Heavily Wounded Female Deer Makes Miracle Recovery In Thane, Released Into Wild

Female Sambar Deer: A heavily wounded juvenile Sambar rescued by the Maharashtra Forest Department from Tokawade village in Khed Forest Range was treated by veterinary experts at Wildlife SOS. The sambar deer was under the NGO’s care for over six months and made a tremendous recovery.

In January 2023, the Maharashtra Forest Department rescued a juvenile Sambar deer from Tokawade village in Khed Forest Range, located in Thane district of Maharashtra. The Sambar was brought by the forest department for treatment at the Wildlife SOS Manikdoh Leopard Rescue Centre located in Junnar.

Upon initial assessment, the deer was found to be a female, estimated to be nine months old. A closer examination revealed that the Sambar was covered with wounds, along with a fracture on her right forelimb. The wounds were a result of suspected dog bites and the fracture was caused due to a possible collision. Determined to provide the Sambar a second chance in the wild, the team put in indefatigable efforts to treat the deer.

The Wildlife SOS veterinary team realised that the health of the animal could have been risked had the animal been kept under anesthesia.

Dr. Chandan Sawane, Veterinary Officer, Wildlife SOS said, “We first took the help of fibreglass plaster but did not get the desired result. That is why a minor surgery was performed to treat the Sambar and she was kept under post-surgery observation for a few months to assess whether the deer was able to walk or not.”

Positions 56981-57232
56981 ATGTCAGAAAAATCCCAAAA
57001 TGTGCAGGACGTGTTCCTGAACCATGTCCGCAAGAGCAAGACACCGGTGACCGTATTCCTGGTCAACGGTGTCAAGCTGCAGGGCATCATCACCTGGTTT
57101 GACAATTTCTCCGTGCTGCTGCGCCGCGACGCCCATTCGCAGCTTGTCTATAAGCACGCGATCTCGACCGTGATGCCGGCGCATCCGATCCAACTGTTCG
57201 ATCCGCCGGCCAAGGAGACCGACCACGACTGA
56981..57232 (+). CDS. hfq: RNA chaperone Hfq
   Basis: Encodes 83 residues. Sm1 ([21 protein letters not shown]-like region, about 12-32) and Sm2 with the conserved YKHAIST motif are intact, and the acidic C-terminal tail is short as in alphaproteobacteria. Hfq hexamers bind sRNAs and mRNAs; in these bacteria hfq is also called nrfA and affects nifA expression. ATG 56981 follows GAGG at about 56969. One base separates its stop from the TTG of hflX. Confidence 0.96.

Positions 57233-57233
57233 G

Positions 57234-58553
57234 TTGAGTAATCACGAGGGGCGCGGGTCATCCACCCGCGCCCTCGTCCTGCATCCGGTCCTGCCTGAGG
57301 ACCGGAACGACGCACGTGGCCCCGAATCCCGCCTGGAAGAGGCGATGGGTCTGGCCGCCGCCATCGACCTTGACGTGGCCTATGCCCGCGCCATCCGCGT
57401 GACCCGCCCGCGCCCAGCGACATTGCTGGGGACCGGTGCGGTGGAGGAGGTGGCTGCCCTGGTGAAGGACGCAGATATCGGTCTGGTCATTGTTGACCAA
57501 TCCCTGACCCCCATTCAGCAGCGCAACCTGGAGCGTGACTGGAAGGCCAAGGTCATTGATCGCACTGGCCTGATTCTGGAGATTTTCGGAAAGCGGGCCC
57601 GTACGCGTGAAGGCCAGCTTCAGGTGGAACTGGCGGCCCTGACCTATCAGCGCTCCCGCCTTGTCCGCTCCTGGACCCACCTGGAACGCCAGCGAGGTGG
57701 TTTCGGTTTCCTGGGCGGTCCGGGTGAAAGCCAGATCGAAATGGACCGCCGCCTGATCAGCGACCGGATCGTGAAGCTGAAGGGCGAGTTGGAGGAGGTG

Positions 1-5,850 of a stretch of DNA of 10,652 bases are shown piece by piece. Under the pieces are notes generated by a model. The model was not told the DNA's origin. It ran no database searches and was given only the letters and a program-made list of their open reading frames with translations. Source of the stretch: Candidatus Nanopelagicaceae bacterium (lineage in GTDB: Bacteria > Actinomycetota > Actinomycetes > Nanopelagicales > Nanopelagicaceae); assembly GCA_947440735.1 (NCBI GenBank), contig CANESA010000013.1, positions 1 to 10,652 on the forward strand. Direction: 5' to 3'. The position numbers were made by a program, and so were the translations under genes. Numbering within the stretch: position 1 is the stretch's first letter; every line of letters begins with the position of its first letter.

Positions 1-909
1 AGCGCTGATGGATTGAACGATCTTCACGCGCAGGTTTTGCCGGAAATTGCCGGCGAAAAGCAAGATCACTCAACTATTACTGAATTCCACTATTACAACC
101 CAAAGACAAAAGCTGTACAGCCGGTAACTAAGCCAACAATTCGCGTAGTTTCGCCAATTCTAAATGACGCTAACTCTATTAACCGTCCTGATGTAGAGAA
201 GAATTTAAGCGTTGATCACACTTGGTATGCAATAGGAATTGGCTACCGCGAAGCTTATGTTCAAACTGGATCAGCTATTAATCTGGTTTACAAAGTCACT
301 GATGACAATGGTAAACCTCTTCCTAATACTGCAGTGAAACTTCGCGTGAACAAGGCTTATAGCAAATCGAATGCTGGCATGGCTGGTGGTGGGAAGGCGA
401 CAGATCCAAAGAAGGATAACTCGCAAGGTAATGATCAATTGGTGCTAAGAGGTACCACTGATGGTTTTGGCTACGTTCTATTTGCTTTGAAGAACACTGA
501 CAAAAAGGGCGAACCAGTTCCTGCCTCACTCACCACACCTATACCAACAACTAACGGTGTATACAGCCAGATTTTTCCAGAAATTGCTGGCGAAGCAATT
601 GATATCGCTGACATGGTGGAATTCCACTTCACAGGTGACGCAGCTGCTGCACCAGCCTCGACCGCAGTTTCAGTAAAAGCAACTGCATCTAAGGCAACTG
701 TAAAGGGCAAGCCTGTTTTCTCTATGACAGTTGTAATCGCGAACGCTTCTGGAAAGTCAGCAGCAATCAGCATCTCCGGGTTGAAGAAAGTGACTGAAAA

Months of extensive treatment and observation eventually paid off and the Sambar made a remarkable recovery.  The next step was to ensure that the deer returned safely to the wild, where it could thrive. The Wildlife SOS team and the forest department recently found a suitable habitat for the release and watched as the deer walked once again.

Kartick Satyanarayan, Co-founder and CEO, Wildlife SOS said, “It gives us nothing but pure joy to help the deer get back on her feet and enable her to embrace freedom. It shows how dedicatedly our veterinary team worked for the Sambar’s recovery. And this is the third treatment and release in Maharashtra this year, after we helped an injured Shikra bird and a Chinkara return to the wild earlier.”

Pradip Roundhal, Range Forest Officer, Khed said, “After we found the deer injured, we brought her to the Manikdoh Centre for treatment. The Sambar’s encouraging recovery was a positive sign, and we were thrilled to oversee the animal’s eventual release back into the wild.”


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